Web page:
By Kevin Batson
Williston Energy Committee
In Vermont, we’re fortunate to have a host of consumer and commercial programs and incentives for individuals and businesses alike that make it easy to electrify. By reducing the cost and simplifying the process of electrification, Vermonters can more easily switch to an electric or plug-in hybrid electric vehicle, change to a heating/cooling heat pump system, or mow the lawn with an electric mower.
In Vermont, going electric has a huge impact on emissions as Green Mountain Power (GMP) and Vermont Electric Coop, Williston’s two electric utilities, source electricity from 100 percent renewable and 75 percent carbon free resources, respectively. This means cars, home heating and cooling systems and electric-powered tools are significantly free of carbon emissions. Because of the potential cost savings for our residents and high impact on carbon emissions, the Williston Energy Committee has made electrification one of its top priorities in 2022 and beyond.
Many of the electrification initiatives target transportation, which accounts for the majority (around 40 percent) of carbon emissions in Vermont. With state and utility-sponsored incentives, including cash rebates, Vermonters can reduce the total upfront cost of purchasing or leasing an electric vehicle (EV). Thanks to regional renewable energy credit programs, we have a large selection of electric vehicles only available in New England. When it comes to fueling EVs, our two electric utilities can provide owners Level 2 chargers, which can charge a mid-size EV in roughly four hours, for free or at a substantially reduced cost.
The Williston Energy Committee will be holding EV showcase events in the coming months. These events will allow our residents to interact with a wide range of plug-in and plug-in hybrid electric vehicles and their owners to get a frank assessment of what it’s like to own or lease an EV. We will also have a few EVs in this year’s Williston Fourth of July Parade and will be available to answer EV-related questions.
In addition to vehicle electrification, the Energy Committee is focusing on electrification of heating and cooling to help reduce costs and the associated respiratory pollutants and carbon emissions — all of which can be a significant burden to Vermonters.
Electric heat pumps can be a great option as they provide both heating and cooling and run with greater efficiency than standard furnaces and air conditioners, even at temperatures as low as -5 degrees. Utilizing a heat pump system helps lower energy costs compared to electric resistance, propane and oil, allowing Vermonters to hedge against more volatile fuel costs.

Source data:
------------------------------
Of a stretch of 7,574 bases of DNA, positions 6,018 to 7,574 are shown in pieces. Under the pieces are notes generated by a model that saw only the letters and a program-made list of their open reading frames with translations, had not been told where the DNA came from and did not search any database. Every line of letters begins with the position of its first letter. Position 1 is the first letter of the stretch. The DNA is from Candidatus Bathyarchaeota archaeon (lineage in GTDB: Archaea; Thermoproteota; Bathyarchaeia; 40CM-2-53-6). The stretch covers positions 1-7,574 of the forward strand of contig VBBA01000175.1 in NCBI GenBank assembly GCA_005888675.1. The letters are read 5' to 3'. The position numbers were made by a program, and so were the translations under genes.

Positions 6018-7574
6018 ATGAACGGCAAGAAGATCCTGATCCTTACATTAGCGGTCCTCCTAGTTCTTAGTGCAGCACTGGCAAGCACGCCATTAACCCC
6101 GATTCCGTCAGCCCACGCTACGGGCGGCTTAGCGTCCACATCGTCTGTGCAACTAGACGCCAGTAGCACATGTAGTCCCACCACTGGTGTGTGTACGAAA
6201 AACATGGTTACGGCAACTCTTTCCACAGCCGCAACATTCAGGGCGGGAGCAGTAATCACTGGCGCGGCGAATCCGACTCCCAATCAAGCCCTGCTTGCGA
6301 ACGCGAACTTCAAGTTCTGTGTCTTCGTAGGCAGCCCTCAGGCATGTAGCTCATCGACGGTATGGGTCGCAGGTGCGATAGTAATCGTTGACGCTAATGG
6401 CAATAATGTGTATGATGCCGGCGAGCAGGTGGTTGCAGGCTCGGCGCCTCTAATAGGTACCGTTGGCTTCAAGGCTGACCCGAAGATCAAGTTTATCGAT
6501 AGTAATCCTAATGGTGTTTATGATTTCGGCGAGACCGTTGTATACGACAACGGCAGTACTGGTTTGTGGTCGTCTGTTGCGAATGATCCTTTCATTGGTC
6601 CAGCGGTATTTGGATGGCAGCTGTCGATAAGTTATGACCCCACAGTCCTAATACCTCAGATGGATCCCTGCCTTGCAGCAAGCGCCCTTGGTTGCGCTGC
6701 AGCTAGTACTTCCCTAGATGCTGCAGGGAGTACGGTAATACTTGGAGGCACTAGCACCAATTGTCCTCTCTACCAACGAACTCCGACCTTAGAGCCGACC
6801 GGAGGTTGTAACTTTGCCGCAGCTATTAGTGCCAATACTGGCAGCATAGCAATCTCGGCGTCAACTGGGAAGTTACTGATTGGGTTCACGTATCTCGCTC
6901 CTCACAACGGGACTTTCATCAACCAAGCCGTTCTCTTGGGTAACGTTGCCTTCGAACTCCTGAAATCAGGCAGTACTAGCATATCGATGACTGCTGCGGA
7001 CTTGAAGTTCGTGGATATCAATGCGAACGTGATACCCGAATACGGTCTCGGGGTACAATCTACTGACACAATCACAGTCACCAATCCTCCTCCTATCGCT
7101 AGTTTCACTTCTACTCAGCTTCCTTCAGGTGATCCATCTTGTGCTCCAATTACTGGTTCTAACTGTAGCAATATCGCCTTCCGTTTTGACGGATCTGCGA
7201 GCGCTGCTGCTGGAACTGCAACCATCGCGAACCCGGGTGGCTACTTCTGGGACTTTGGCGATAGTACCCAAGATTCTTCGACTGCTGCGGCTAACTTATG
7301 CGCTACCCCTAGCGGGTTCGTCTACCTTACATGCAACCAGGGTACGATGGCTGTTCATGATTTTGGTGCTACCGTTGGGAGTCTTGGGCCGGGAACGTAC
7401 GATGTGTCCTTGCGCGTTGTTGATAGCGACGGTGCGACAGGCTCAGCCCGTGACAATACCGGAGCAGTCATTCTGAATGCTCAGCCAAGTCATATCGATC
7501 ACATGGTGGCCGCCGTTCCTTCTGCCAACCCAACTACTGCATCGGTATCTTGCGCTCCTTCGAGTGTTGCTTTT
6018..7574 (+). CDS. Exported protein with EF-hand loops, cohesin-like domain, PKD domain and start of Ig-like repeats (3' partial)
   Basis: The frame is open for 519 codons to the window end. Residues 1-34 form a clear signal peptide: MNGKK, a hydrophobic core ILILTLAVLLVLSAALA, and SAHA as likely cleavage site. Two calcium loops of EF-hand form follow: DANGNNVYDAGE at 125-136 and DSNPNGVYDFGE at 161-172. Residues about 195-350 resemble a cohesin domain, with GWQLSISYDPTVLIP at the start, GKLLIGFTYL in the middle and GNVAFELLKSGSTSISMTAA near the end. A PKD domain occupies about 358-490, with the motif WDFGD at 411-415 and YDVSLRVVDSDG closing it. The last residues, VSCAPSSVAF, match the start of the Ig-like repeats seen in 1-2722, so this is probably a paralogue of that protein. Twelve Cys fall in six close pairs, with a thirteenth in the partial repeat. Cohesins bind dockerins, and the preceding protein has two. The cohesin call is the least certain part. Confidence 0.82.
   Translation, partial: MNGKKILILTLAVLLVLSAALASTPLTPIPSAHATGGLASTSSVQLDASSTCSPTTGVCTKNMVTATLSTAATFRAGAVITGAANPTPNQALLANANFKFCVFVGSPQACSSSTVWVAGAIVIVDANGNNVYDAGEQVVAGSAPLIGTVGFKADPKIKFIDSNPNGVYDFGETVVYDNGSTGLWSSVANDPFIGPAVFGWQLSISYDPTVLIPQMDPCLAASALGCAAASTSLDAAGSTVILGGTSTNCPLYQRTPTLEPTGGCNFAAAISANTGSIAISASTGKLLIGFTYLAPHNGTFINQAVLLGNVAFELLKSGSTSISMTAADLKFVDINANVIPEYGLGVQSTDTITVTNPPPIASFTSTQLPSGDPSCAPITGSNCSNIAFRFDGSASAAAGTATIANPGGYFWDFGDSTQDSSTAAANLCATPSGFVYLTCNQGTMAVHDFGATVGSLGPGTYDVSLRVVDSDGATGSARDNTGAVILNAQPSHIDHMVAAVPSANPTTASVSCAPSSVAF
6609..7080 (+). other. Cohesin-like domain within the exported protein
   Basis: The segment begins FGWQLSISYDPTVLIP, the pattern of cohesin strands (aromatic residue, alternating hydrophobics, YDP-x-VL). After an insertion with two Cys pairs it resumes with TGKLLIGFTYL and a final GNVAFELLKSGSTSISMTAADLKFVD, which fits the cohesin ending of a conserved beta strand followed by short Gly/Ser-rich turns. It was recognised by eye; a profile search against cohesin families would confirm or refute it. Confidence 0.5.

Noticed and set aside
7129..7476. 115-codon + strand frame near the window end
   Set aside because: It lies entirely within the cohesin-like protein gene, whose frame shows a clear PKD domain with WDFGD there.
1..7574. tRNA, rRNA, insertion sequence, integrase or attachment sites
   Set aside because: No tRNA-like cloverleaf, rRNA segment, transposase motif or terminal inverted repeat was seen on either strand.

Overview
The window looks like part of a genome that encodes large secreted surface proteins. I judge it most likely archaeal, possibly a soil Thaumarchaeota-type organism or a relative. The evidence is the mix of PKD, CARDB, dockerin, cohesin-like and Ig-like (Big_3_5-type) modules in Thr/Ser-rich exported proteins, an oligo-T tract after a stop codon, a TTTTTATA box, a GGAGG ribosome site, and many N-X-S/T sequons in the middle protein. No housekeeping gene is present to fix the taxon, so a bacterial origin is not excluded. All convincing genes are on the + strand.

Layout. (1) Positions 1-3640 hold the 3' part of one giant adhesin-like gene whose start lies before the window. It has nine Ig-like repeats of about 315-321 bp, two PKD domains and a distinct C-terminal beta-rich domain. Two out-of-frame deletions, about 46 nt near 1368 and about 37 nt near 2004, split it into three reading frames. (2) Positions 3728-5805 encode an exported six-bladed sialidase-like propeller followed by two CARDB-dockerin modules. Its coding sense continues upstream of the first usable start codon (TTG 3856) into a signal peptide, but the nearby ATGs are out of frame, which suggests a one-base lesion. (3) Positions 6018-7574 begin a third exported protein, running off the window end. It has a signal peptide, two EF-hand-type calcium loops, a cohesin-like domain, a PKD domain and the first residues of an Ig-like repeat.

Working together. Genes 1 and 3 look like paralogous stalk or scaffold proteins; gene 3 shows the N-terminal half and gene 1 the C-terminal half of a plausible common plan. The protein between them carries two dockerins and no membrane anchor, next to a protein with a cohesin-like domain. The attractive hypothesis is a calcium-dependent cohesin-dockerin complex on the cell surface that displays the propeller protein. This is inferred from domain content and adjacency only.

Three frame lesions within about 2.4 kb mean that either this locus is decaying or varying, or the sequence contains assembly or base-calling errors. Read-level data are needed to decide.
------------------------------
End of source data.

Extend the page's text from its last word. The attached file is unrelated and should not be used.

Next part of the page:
Depending on your heating and cooling needs and current electric power panel, a heat pump can be very affordable, requiring only a modest installation. Working with local organizations like Efficiency Vermont, the Energy Committee will help private residents, commercial building owners and businesses connect to resources and rebates that will allow them to assess their current heating and cooling systems and find opportunities where efficiency, weatherization and electrification can help them lower their heating/cooling bills and carbon footprint.
As almost every conceivable lawn care tool is now available in a rechargeable battery-powered version, reducing emissions through electrification doesn’t have to mean making a large investment. With the recent expansion in this consumer market, most battery-operated tools are at comparable or lower cost to their traditional gas counterparts.
Unlike gas-powered tools, battery-powered tools don’t emit carbon monoxide and nitrous oxides that have a significant impact on air quality. Additionally, electric tools are much quieter, lighter and easier to use, and require less maintenance. The Energy Committee is exploring opportunities within our own town departments, like Recreation and Parks, to electrify town-owned tools.
In summary, it’s easy to electrify and more affordable than many Vermonters may realize. The next time you need to upgrade or replace a piece of yard equipment, heating device or vehicle, consider taking that opportunity to go green by choosing an electric option. There are several resources and events happening around the state that can help you make an informed choice.
You can always reach out to your Williston Energy Committee at MScott@Willistonvt.org or attend one of our public meetings, held on the second and fourth Wednesdays of each month. Be sure to keep an eye out for other Energy Committee updates and news here in the Observer and on Front Porch Forum — and feel free to say hello to us at the Isham Farmers’ Market and at the Fourth of July parade.